Waverley Borough Council has added its name to the thousands of individuals, campaign groups and local authorities objecting to plans that would see a significant increase in flights at Farnborough Airport.
The airport has applied to Rushmoor Borough Council for planning permission to increase the maximum number of annual aircraft movements at the airport from 50,000 to 70,000 per year.
It also seeks to increase the weight category of the aircraft by 5,000kg, and to replace risk contour maps with Public Safety Zone maps.
The airport is primarily used by private jets and the proposals would also see flights double during weekdays and bank holidays, from 8,900 to 18,900, dramatically increasing the amount of harmful greenhouse gasses that are released into the atmosphere.
In its formal response to the planning application, Waverley Borough Council expressed deep concern about the impact increased air traffic will have on Climate Change, the natural environment, protected wildlife, residents and local businesses.
Councillor Steve Williams, Waverley’s portfolio holder for environment and sustainability said: “Private jets are the most damaging form of air travel because they carry so few passengers.
“Waverley Borough Council has declared a Climate Emergency, and we are firmly committed to reducing the emissions that contribute to climate change.
“Farnborough Airport is located just five miles north of the Waverley border and these latest proposals are totally incompatible with what we’re trying to achieve.
“Our residents, businesses and wildlife would all be directly affected by an increase in light, air, and noise pollution because the airport’s flight path travels directly over the western part of our borough.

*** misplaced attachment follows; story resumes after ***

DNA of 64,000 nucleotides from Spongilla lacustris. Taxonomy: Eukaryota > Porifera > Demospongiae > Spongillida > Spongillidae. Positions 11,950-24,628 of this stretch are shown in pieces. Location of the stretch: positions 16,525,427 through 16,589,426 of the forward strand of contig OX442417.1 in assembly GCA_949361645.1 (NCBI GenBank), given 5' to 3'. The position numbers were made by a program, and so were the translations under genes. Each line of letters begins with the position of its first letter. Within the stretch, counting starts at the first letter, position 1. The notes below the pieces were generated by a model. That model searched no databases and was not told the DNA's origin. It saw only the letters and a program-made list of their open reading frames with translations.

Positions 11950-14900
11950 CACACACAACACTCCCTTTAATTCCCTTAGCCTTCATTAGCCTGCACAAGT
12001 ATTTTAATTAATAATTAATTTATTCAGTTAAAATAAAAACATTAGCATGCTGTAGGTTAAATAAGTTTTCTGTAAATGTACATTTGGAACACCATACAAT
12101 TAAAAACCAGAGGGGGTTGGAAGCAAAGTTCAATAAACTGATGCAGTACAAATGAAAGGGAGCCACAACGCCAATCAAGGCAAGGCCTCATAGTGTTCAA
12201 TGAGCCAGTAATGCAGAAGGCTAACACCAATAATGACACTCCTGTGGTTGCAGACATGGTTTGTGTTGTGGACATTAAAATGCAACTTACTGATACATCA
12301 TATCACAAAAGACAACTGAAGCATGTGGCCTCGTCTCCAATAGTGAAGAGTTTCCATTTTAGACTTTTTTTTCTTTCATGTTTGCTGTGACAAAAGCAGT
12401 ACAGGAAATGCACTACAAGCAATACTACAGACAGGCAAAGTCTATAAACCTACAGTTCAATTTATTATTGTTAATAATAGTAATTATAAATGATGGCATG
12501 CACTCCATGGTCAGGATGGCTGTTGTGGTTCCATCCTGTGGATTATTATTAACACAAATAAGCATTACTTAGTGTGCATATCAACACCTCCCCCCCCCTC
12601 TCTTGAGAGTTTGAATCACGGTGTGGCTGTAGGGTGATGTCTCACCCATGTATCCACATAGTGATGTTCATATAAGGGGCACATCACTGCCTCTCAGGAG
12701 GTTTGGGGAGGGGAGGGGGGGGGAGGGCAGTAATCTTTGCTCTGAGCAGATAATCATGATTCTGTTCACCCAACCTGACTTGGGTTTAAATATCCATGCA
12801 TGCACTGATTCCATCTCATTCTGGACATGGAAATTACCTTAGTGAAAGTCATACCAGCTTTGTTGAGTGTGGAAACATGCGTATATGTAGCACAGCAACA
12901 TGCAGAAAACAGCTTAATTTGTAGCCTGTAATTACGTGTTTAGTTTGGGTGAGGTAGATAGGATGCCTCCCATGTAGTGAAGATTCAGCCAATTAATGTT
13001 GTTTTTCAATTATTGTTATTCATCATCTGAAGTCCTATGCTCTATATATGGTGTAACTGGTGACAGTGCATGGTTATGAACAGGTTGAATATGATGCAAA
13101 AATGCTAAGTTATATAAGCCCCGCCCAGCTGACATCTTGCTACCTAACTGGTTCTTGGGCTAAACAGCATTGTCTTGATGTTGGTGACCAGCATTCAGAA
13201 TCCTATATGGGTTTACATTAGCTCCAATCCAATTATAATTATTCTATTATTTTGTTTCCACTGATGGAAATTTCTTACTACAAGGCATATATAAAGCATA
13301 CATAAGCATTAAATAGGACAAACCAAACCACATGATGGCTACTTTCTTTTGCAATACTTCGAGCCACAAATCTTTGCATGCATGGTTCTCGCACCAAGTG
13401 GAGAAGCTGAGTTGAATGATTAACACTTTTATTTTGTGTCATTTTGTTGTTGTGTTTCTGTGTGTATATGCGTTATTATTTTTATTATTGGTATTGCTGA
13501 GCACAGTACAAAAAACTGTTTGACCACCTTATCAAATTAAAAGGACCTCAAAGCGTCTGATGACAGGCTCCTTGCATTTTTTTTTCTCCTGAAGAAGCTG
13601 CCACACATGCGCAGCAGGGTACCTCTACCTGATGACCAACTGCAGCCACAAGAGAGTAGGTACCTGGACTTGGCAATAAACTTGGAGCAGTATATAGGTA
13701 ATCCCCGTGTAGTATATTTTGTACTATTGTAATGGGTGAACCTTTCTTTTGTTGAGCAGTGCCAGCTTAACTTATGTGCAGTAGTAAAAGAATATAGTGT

“We have three special protection areas specifically to safeguard rare bird species like the woodlark, nightjar, and Dartford warbler. It would be a travesty if these special creatures were driven from their habitat here by increased numbers of wealthy people jetting in.
“As a consequence, we are strongly urging Rushmoor Borough Council to reject this damaging planning application.”
It comes after fellow councils including Farnham Town Council and East Hampshire District Council, as well as government ministers including Jeremy Hunt and Michael Gove, also issued strong rebukes to Farnborough’s plans, saying the increased flights would undermine efforts to reduce carbon emissions and increase noise pollution.
But the airport claims it can meet its target to achieve net-zero emissions by 2030 while meeting the four per cent annual growth in demand for business aviation.
Its planning application to Rushmoor Borough Council adds the economic benefits would be “achieved without significant environmental harm”, and promises “the most generous eligibility criteria of any airport in the UK in relation to grant funding for noise insulation”.
It states: “The plans also allow for a continued and renewed focus on emissions reduction and air quality monitoring, with additional monitoring and reporting being proposed, including the measurement of Particulate Matters.”